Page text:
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In this research we focus on automatic extraction of patterns from emotive
(emotionally loaded) sentences. We assume emotive sentences stand out both
lexically and grammatically and verify this assumption experimentally by
comparing two sets of such sentences. We use a novel pattern extraction
method based on the idea of language combinatorics. Extracted patterns are
applied in a text classification task of discriminating between emotive and non-
emotive sentences. The method reached balanced F-score of 76% with Precision
equal to 64% and Recall 93%.
Presented SPEC - a method for automatic extraction of patterns from emotive sentences.
The patterns extracted from a set of emotive and non-emotive sentences were applied in text classification task.
Compared different preprocessing techniques (tokenization, POS, token-POS).
The best results obtained patterns with both tokens and POS (F-score = 76%, Precision = 64%, Recall 95%).
Results for only POS were the lowest. This means the algorithm works better on less abstracted data.
The results of SPEC were compared to ML-Ask state-of-the-art affect analysis system. ML-Ask achieved better
Precision, but lower Recall. However, as fully automatic, SPEC is more efficient and language independent.
Many of the automatically extracted patterns appear in handcrafted databases of ML-Ask, which suggests it
could be possible to improve ML-Ask performance by extracting additional patterns with SPEC.
© Michał Ptaszyński 2014
Automatic Extraction of Emotive and Non-emotive Sentence Patterns
Michal Ptaszynski Fumito Masui Rafal Rzepka and Kenji Araki Kitami Institute of Technology Hokkaido University
 Kaori Sasai. 2006. The Structure of Modern Japanese Exclamatory Sentences: On the
Structure of the Nanto-Type Sentence. Studies in the Japanese Language, Vol, 2, No. 1, pp.
 Michal Ptaszynski, Rafal Rzepka, Kenji Araki and Yoshio Momouchi. 2011. Language
combinatorics: A sentence pattern extraction architecture based on combinatorial explosion.
International Journal of Computational Linguistics (IJCL), Vol. 2, Issue 1, pp. 24-36.
 Michal Ptaszynski, Pawel Dybala, Rafal Rzepka and Kenji Araki. 2009. Affecting Corpora:
Experiments with Automatic Affect Annotation System -A Case Study of the 2channel Forum-,
In Proceedings of The Conference of the Pacific Association for Computational Linguistics
(PACLING-09), pp. 223-228.
 C. E. Shannon. 1948. A Mathematical Theory of Communication, The Bell System Technical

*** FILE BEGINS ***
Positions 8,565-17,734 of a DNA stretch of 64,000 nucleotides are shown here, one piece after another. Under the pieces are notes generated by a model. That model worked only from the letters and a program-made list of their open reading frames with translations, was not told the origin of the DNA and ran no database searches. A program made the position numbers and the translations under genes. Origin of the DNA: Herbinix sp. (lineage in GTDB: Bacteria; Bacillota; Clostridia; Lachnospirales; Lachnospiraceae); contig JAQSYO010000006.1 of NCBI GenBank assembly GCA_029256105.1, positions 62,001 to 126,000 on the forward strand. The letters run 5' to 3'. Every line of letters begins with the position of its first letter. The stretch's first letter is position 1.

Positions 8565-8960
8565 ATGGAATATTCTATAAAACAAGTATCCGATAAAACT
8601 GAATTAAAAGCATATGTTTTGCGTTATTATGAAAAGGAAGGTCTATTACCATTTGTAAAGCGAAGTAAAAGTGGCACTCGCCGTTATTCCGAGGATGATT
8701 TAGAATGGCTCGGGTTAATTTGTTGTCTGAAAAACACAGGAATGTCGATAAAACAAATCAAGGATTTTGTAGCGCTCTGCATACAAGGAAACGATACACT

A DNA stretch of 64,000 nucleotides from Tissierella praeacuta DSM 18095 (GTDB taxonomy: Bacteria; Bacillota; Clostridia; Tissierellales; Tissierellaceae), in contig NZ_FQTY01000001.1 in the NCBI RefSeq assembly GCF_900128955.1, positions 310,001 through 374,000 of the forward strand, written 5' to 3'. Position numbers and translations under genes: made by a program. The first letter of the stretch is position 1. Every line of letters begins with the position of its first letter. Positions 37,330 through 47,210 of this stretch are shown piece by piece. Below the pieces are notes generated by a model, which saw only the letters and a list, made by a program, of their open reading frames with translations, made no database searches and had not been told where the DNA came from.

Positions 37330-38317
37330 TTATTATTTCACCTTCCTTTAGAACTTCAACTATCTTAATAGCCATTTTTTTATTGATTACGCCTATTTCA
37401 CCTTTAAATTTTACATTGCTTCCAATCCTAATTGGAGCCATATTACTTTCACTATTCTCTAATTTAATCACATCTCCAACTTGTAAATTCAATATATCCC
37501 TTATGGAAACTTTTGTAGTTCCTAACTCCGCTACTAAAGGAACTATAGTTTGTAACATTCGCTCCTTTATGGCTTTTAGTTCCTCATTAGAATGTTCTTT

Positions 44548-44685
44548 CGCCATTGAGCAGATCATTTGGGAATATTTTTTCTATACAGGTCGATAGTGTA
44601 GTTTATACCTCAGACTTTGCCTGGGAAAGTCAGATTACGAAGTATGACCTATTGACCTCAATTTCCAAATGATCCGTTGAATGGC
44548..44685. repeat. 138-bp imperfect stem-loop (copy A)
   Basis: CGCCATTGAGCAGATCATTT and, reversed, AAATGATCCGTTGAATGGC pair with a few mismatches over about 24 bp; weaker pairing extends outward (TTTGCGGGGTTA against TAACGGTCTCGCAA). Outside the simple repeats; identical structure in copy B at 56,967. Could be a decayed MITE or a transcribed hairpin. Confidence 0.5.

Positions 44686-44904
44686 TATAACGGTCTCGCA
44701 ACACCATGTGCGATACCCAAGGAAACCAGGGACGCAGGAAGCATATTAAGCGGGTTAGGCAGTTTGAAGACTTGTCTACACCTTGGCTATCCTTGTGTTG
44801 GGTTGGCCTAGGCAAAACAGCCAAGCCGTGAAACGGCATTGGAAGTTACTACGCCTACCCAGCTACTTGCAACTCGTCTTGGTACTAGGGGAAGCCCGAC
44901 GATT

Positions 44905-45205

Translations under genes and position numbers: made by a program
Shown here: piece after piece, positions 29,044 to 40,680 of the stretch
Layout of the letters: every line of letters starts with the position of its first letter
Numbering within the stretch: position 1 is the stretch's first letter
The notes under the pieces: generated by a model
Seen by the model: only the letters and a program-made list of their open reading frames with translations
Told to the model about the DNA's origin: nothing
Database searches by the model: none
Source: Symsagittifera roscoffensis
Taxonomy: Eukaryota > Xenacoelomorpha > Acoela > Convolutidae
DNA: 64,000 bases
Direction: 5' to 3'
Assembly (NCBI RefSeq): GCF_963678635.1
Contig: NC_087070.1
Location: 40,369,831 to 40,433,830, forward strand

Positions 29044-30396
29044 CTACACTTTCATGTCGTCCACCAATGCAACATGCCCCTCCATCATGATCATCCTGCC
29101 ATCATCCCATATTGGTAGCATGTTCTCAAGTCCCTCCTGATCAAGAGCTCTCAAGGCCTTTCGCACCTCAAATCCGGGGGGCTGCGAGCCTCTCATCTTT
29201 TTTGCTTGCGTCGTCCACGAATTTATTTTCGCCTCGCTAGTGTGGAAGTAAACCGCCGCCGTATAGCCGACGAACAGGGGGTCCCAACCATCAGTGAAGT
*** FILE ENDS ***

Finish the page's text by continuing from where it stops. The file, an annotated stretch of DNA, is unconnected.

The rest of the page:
Journal, Vol. 27, pp. 379-423 (623-656), 1948.
 C. Potts and F. Schwarz. 2008. Exclamatives and heightened emotion: Extracting pragmatic
generalizations from large corpora. Ms., UMass Amherst.
SPEC – Sentence Pattern Extraction arChitecture
Sentence patterns = ordered non-repeated combinations of sentence elements.
For 1 ≤ k ≤ n , there is all possible k-long patterns, and
Normalized pattern weight
Score for one sentence
今日はなんて気持ちいい日なんだ！(What a pleasant day today, isn’t it?)
This sentence contains a pattern:
なんて＊なんだ！ (What a * isn’t it?) 1. This pattern cannot be discovered with n-gram approach.
2. This pattern cannot be discovered if one doesn’t know
what to look for.
Need to find a way to extract frequent patterns from corpora.
91 sentences close in meaning, but different emotional load
(50 emotive, 41 non-emotive) gathered in an anonymous survey
on 30 people of different background (students, businessmen,
高すぎるからね Takasugiru kara ne
'Cause its just too expensive
すごくきれいな海だなあ Sugoku kirei na umi da naa
Oh, what a beautiful sea!
なんとあの人、結婚するらしいよ Nanto ano hito, kekkon suru rashii yo
Have you heard? She’s getting married!
高額なためです。 Kougaku na tame desu.
Due to high cost.
きれいな海です Kirei na umi desu
This is a beautiful sea
あの日と結婚するらしいです Ano hito kekkon suru rashii desu
They say she is gatting married.
Examples: Pattern List Modification
1. All patterns
2. Zero-patterns deleted
3. Ambiguous patterns deleted
10-fold Cross Validation
Sentence: 今日はなんて気持ちいい日なんだ！ Transliteration: Kyōwanantekimochiiihinanda!
Translation: What a pleasant day it is today!
1. Tokens: Kyō wa nante kimochi ii hi nanda !
2. POS: N TOP ADV N ADJ N COP EXCL
3. Tokens+POS: Kyō[N] wa[TOP] nante[ADV] kimochi[N] ii[ADJ] hi[N] nanda[COP]
Tokenized Tokens + POS
W e ig
rm a li
z e d
RESULTS • Token+POS > Tokenized > POS algorithm works
better on specific elements than more generalized
• Patterns > N-grams (sometimes n-grams get better Precision)
• Length awarded > normalized weight
• Highest results F-score = 0.76, Precision = 0.64, Recall = 0.95
• SPEC slightly worse than ML-Ask  (F = 0.79, P = 0.8, R = 0.78)
• SPEC – fully automatic > ML-Ask – handcrafted
14 、＊た 11 い＊。 12 で 8 し＊。 11 ん＊。 7 です。 11 と 6 は＊です 11 ー 6 まし＊。 10 、＊た＊。 5 ました。 9 、＊よ 5 ます 9 、＊ん 5 い 8 し 4 です＊。 7 ない 3 この＊は＊。 7 ！ 3 は＊です。 6 ん＊よ 3 て＊ます 6 、＊だ 3 が＊た。 6 ちゃ 3 美味しい 6 よ。 3 た。 5 だ＊。 2 た＊、＊。 5 に＊よ 2 せ 5 が＊よ 2 か 5 ん 2 さ
Example 1. メガネ、そこにあったんだよ。 Megane, soko ni atta n da yo . (The glasses were over there!)
Example 2. ううん、舞台が見えないよ。 Uun, butai ga mienai yo . (Ooh, I cannot see the stage!)
Example 3. ああ、おなかがすいたよ。 Aa, onaka ga suita yo . (Ohh, I’m so hungry)
Example 4. 高額なためです。 Kougaku na tame desu. Due to high cost.
Example 5. きれいな海です Kirei na umi desu This is a beautiful sea
Example 6. この本はとても怖いです Kono hon wa totemo kowai desu . This book is very scary.
Example 7. 今日は雪が降っています. Kyou wa yuki ga futte imasu. It is snowing today.
All patterns vs. only n-grams
Weight Calculation Modifications
2. Award length
3. Award length and occurrence
>< 0 specific elements are more effective
Automatic threshold setting